The earthquake made the whole planet wobble. On the island of Sumatra, Indonesia, the residents of Banda Aceh were closest to the 9.0 quake’s epicenter, feeling it just before 8 a.m. on December 26, 2004. Minutes later, the tsunami that it triggered washed the town out to sea. In the region, 225,000 people were killed—more than half of them in Banda Aceh.
As one of the 5,500 crew members assigned to the aircraft carrier Abraham Lincoln, on a port visit nearby in Hong Kong, I was in a hotel when CNN began reporting on the disaster. The commander of our strike group ordered us to head out, on what would soon be called Operation Unified Assistance.
I was the ship’s assistant air department officer, working in the carrier’s tower and in control of all daylight flight operations. As we approached the Sumatran shore on New Year’s Day, sunrise revealed the horrifying situation, which I described in an email home: “We have passed scores of dead bodies (both human and animal) with massive amounts of debris in the water. I think the worst thing I saw today were two dead bodies on top of a wooden raft (most likely a wall from a house).”
The carrier’s helicopter crews began hauling supplies to shore, and we quickly discovered that we couldn’t fill the water jugs fast enough. There were only a few potable water spigots on the flight deck, but plenty of water: The nuclear reactors that power the carrier distill 400,000 gallons of water per day as a by-product. Sailors from the engineering department took up the challenge to speed up the loading by raiding the spare plumbing parts bin and building us a 20-spigot manifold. From then on, every helicopter took off loaded to capacity.
Early on January 3, all flights into Banda Aceh were suspended. While attempting to land, an Asian Airlines 737 carrying supplies had collided with a water buffalo, collapsing the airliner’s left main landing gear. Three United Nations personnel had been trying to move the stricken jet—now blocking all flights in and out—for 15 hours, while no one could land and eight jets sat trapped on the tarmac, waiting to go retrieve more supplies. To clear the runway I sent in a two-man team: the aircraft handling officer, Shawn Whalen, and the flight deck crash and salvage officer, Tom Hoctor. Tom is solidly built and slightly cross-eyed, which he blames on being hit in the head in 1995 by an A-6 canopy that had been inadvertently jettisoned.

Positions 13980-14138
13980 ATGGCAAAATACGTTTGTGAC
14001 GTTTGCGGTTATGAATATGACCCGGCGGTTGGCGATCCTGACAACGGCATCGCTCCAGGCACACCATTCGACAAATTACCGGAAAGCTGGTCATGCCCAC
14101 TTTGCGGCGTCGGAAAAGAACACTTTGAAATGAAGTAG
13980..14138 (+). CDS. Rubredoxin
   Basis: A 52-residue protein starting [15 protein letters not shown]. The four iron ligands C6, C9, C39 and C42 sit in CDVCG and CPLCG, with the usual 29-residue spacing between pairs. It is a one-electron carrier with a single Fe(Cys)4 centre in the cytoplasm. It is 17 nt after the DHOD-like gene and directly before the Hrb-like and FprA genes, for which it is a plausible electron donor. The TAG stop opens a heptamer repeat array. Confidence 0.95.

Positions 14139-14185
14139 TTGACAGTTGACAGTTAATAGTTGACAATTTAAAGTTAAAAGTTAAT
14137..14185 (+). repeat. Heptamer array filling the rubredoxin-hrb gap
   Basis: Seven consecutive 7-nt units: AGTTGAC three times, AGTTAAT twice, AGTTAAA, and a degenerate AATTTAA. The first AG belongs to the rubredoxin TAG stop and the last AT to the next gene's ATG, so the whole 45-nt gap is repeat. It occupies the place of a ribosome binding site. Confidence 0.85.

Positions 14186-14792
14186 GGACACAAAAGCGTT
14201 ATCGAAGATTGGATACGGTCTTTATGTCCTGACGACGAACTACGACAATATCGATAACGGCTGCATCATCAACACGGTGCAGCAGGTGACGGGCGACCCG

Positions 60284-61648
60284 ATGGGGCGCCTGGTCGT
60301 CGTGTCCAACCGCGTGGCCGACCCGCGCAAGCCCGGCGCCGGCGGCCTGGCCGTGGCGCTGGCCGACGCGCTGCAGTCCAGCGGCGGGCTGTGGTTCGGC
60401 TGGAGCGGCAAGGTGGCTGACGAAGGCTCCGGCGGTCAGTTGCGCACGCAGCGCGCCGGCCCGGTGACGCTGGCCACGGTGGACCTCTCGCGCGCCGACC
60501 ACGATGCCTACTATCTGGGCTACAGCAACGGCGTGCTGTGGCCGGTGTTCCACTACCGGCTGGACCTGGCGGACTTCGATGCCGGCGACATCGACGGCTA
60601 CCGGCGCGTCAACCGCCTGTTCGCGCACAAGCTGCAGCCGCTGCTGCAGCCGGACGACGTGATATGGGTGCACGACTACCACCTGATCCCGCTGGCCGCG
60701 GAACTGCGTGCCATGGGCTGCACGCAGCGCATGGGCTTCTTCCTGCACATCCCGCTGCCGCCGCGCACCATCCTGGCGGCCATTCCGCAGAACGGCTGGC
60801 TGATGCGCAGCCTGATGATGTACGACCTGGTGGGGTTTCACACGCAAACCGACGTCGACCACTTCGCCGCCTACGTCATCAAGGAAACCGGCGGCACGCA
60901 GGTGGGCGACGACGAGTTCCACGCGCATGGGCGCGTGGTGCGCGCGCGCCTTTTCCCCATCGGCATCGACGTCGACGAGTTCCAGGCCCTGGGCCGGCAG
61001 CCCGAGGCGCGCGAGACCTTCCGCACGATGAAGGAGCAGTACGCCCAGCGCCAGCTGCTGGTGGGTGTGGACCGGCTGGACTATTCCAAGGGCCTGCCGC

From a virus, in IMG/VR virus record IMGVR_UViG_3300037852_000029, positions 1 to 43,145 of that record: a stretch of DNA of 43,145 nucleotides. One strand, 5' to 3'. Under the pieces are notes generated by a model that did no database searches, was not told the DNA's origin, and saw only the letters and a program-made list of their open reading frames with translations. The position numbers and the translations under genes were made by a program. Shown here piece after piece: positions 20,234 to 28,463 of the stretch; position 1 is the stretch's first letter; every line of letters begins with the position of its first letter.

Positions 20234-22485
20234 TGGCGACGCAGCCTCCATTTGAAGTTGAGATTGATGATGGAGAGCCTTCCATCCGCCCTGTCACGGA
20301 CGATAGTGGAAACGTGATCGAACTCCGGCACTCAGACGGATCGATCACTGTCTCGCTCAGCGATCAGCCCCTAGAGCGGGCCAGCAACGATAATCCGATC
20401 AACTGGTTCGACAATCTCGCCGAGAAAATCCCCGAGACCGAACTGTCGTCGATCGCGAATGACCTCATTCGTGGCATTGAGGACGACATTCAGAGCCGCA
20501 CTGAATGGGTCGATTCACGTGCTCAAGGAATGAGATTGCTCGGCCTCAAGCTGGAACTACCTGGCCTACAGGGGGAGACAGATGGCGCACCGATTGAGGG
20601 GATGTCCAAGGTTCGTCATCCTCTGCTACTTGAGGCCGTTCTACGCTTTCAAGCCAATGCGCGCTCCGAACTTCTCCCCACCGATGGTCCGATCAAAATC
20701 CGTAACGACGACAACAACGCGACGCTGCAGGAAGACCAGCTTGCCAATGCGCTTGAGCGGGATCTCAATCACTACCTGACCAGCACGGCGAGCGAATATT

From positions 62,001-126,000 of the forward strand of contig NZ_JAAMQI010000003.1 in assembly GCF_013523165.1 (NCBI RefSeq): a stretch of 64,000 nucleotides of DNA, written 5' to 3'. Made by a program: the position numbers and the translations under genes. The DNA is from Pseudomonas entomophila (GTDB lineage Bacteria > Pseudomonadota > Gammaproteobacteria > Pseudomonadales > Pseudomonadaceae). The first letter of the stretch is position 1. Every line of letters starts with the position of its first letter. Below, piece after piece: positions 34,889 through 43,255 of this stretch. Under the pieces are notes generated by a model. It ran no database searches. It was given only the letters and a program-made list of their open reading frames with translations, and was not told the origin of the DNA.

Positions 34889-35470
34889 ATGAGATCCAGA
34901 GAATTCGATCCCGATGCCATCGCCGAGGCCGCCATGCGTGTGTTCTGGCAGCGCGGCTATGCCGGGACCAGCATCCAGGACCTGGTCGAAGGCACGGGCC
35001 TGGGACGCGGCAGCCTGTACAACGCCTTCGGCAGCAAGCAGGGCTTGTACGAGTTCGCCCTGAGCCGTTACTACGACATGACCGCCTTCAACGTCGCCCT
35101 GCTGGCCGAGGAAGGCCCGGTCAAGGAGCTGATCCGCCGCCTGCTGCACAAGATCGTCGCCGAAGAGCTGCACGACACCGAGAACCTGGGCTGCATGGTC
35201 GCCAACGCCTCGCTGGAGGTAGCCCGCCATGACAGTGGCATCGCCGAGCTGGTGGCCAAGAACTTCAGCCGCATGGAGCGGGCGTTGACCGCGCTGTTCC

They got back three hours later, and Shawn described the scene: “They had a bunch of air bladders underneath the left wing, and had tried to raise it so they could get a trolley under the wingtip, but the bladders kept shooting out when they put air in them. We tried lifting the left wing with a forklift and putting the wingtip on a dolly, but the dolly started sinking into the runway. And the pressure was on—when all the stranded pilots sitting on the ramp saw us heading to the crash site, they started their engines, taxied to the end of the runway, and waited to take off.”
Working with the UN team, Shawn and Tom came up with a plan. They took the two forklifts and speared an engine, one in front and one from behind, and began to drive in unison. Finally the jet started moving. They got the aircraft out of the way just as a Singapore air force C-130 took off over their heads.